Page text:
By the time of Puglisi's discovery in late 2007, however, the LADWP had already submitted an application to the Bureau of Land Management for a right of way following the markers through the Big Morongo Preserve. A few months later, it petitioned the federal Department of Energy to include that route in the West-Wide Energy Corridor (WWEC), a process set forth by Congress in the Energy Policy Act of 2005 to fold hundreds of energy-transportation projects into a single environmental review. The way it looked to Puglisi, the L.A. Department of Water and Power -- the same agency that 85 years ago built an aqueduct to suck the Owens River Valley dry -- was setting up for another desert land grab. "Los Angeles," Puglisi observes, "doesn't give out very much information."

More to the point, Los Angeles is in a hurry. The city needs to meet the renewable energy goals imposed by its green-minded mayor, Antonio Villaraigosa, who wants 20 percent of the city's power to come from renewable sources by 2010, and 35 percent by 2020. And it also has to catch up with the rest of California. None of the state's other utilities, from the investor-owned Southern California Edison to the public Sacramento Municipal Utility District, emit anywhere near the 13 million metric tons of carbon dioxide that LADWP does every year. And while the public utility was previously exempt from a state anti-global warming law, it may soon be subject to a statewide cap-and-trade system taxing all greenhouse gas emitters, public and private.

So the LADWP, which currently derives only eight percent of its energy from renewable sources -- up from three percent in 2006 -- has had to scramble to find green power. And the Mojave has long been a natural place to look.

"The wasteland of the desert is the goldmine of our future energy needs," writes the octogenarian energy expert S. David Freeman in his book, Winning Our Energy Independence. Freeman, who helped guide energy policy under both the Nixon and Carter administrations, ran the L.A. Department of Water and Power from 1997 to 2001. He wears cowboy hats and speaks in a Tennessean's exaggerated drawl, and retains an environmental hero's glow in Southern California, where he's now busily greening the city's soot-choked port.

The 55-year-old Nahai, by contrast, ran his own private real estate law firm before coming to the utility. He wears elegantly cut suits and delivers his words in a refined, British-inflected English. But in all the important ways, he is Freeman's philosophical heir: Next to the challenge of weaning his city off coal, all other concerns pale.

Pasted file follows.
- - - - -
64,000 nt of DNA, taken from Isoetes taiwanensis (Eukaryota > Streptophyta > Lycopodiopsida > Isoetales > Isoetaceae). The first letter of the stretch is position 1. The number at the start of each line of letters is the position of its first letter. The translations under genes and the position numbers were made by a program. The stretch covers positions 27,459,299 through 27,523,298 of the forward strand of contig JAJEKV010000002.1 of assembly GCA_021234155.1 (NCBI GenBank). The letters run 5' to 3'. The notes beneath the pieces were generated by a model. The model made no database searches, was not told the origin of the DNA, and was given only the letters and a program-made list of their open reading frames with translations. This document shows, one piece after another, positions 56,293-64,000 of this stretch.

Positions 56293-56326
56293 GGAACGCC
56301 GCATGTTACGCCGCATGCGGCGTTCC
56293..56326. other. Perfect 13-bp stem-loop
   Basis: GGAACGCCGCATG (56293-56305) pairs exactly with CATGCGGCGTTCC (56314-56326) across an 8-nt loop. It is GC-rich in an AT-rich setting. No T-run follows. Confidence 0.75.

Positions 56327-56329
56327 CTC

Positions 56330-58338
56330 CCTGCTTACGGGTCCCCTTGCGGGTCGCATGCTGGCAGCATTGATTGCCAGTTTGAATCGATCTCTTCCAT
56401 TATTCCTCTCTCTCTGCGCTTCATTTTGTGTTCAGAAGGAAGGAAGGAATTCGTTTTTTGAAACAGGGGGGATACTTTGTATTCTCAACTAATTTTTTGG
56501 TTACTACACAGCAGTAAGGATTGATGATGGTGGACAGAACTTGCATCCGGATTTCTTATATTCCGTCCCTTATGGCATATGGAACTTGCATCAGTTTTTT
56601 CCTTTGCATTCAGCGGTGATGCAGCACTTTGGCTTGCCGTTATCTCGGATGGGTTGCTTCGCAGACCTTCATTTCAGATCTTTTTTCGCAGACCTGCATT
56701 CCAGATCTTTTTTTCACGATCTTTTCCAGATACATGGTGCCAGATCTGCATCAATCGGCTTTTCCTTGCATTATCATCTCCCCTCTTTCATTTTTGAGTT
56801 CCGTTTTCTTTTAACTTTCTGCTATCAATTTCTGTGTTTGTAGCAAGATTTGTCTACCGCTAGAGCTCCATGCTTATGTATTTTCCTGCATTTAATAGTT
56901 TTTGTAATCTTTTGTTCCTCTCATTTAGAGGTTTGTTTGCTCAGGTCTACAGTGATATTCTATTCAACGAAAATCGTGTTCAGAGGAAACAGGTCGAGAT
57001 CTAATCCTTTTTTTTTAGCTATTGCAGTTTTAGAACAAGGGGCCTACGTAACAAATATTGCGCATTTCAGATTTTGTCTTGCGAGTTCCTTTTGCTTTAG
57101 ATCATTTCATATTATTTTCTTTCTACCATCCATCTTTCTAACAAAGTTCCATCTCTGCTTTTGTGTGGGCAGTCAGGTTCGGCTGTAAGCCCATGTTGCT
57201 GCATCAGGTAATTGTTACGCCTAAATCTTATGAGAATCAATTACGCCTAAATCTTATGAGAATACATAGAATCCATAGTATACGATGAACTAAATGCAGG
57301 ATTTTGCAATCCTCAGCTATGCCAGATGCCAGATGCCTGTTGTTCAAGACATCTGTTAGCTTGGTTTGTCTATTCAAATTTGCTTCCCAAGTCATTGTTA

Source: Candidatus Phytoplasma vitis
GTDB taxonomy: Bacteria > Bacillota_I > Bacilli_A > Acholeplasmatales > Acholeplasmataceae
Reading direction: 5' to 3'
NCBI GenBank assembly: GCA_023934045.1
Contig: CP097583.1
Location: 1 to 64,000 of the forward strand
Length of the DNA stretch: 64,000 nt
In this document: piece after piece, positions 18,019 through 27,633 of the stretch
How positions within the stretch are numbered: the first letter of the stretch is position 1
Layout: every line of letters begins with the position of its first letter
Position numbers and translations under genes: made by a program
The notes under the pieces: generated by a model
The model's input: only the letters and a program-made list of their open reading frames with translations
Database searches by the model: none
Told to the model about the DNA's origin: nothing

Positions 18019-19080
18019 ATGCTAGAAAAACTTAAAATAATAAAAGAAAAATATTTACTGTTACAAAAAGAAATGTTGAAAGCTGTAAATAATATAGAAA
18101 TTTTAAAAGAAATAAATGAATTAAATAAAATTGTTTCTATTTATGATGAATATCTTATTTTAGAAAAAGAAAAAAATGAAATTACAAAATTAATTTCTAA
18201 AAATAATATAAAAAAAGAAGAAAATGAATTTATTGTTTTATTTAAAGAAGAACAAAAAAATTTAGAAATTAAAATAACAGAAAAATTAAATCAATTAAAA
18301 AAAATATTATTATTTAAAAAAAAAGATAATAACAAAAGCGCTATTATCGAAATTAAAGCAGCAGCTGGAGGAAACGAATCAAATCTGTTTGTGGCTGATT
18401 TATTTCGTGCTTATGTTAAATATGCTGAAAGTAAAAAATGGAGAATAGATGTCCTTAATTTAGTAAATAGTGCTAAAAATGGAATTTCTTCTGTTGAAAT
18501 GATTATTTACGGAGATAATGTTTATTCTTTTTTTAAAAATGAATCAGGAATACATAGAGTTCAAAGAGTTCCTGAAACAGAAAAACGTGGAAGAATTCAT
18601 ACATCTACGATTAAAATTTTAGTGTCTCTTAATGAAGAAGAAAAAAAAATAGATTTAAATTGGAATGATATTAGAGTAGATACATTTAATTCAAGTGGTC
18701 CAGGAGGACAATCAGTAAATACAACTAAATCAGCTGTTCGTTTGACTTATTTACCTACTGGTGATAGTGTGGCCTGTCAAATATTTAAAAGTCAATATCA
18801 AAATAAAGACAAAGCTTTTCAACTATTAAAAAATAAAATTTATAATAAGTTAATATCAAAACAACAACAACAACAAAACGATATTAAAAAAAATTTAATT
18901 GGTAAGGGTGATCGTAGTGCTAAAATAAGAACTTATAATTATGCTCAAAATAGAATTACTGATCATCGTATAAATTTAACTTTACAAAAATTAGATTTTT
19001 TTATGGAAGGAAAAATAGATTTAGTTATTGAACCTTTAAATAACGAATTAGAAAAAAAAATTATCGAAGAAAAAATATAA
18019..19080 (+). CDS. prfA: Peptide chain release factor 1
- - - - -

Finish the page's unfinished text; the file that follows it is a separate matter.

"The effects on the environment and the repercussions (of transmission) -- we agonize over it all the time," Nahai says. "But I remain convinced that those Salton Sea resources are the only fuel to replace coal. And it is in the best interest of the state and all of its citizens that we access them."

A year ago, Nahai described this as acting on behalf of the "greater good." The wording was unfortunate, echoing as it did the same utilitarian principle -- the greatest good for the greatest number -- Franklin D. Roosevelt used to justify the Owens Valley water deal. Desert residents seized on it. "Whose 'greater good' are we talking about?" gripes April Sall, who manages two preserves in the Mojave for The Wildlands Conservancy. "What about the greater good of future generations who won't have this land to enjoy?"

A serious 28-year-old with a blond ponytail and a rosy tan, Sall is a third-generation citizen of this desert. Her family has lived here since her grandmother came out as a young single woman in the 1920s and built her own house in the rocks. Sall left the area to earn a biology degree at Humboldt State University, but later returned, determined to defend her home. "There was a lot of great conservation going on up on the North Coast with the Redwoods," she says. "There were not as many people working to save the desert."

Sall and her allies find many parallels between the Los Angeles Aqueduct and the Green Path North. In 1906, William Mulholland inveigled Gifford Pinchot into declaring the Owens Valley federal forest so the city wouldn't have to buy off private landowners; now the LADWP has asked the federal government to classify its preferred route as a federal energy corridor. Congress granted a right of way for the Los Angeles aqueduct only after the city promised it would use the water solely for non-industrial purposes; the LADWP hopes to smooth the way for its transmission line by dedicating it only to green power.